Recently, I was removed from a plane for spending "too much time" drinking from a cup of water without my mask on.  As I walked off the plane, the passengers applauded — not me, but the airline staff, for their virtuous action in punishing the one person on the plane who dared to show that he was not afraid or insane.  Government enforcement of irrational, arbitrary, and scientifically unsound mandates is no longer needed.  Group control by the population at large has been achieved.

In my clinical practice, I treat individuals who suffer from delusional psychosis with antipsychotic medication and therapy when appropriate.  How do we treat an entire population?  I have no easy answer to this question, but the treatment must begin with the rejection of fear and the embrace of courage.  It must topple the pursuit of safety from the altar of moral virtue and install in its place a reverence of freedom.  It must return us to a time when we confronted our challenges head-on, accepted necessary losses, and moved forward. By and large, the rest of the world has already achieved this, while we Americans, standing still, cowering, stand to lose everything.

Mark McDonald, M.D. is a Board-certified psychiatrist.

How have we come from "We have nothing to fear but fear itself" to "Fear is virtuous...and mandatory?"

From the beginning, fear hasdriven the government response to the coronavirus pandemic.  Americans have been told they should be afraid.  More important,  they have been instructed that expressing fear, through the wearing of masks and self-isolation by the healthy, is their moral duty.  For the first time in United States history, fear is no longer seen as an emotion to overcome, like jealousy or greed, but rather as one to embrace.  We should be proud to be afraid, we are told, and we should call out anyone who isn't.  In fact, any act of courage must be condemned as immoral as well as illegal.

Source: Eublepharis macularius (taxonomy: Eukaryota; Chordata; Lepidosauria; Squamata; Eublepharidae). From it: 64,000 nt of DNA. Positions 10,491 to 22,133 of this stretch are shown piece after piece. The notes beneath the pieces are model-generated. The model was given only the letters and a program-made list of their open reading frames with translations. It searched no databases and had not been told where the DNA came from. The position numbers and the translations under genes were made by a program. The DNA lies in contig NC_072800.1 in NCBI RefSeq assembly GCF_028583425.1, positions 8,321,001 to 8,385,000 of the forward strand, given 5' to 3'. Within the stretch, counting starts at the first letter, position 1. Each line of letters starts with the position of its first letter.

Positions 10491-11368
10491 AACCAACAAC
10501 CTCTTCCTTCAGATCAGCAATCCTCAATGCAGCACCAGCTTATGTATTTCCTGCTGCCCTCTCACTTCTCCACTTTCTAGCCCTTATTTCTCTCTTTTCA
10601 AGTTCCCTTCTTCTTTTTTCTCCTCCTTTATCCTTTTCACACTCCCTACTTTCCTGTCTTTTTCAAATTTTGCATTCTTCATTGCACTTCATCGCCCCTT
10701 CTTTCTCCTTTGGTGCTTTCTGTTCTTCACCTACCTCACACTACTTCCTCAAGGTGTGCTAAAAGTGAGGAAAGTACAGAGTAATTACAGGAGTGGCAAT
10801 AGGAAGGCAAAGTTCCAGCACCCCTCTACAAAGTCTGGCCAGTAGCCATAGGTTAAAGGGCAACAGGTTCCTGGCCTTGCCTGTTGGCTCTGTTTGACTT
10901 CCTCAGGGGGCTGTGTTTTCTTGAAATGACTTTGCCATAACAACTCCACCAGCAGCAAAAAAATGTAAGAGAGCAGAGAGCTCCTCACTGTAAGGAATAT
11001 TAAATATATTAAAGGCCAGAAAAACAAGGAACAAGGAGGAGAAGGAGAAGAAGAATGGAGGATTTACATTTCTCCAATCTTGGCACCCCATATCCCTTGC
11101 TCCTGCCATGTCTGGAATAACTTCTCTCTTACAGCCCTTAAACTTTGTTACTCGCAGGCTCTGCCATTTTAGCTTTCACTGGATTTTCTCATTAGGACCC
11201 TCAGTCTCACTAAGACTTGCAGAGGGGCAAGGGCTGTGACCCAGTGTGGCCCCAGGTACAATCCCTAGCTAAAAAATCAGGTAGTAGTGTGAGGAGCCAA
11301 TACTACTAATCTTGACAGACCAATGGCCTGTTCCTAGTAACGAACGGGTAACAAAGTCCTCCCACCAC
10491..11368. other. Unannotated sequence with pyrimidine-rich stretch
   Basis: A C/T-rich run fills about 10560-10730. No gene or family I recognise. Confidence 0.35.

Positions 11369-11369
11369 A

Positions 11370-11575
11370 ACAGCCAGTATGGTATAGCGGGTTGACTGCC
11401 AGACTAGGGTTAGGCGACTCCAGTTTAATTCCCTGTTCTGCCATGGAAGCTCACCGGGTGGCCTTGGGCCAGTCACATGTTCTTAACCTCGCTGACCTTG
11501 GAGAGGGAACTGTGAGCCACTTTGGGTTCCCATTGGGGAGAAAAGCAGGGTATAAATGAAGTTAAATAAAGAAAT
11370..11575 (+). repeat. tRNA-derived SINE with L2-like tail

Recently, I was asked by two masked adults riding the elevator in my office building to leave if I chose to not put a mask on.  I declined.  Out of curiosity, I asked them why it mattered to them that I wasn't wearing a mask, as they clearly believed that masks protected them from the deadly coronavirus, and, since they were wearing masks, why my not wearing a mask should matter to them.  They had no answer to my question, other than to swear at me before announcing self-righteously, "It's a sign of respect and courtesy."  They appeared to be afraid.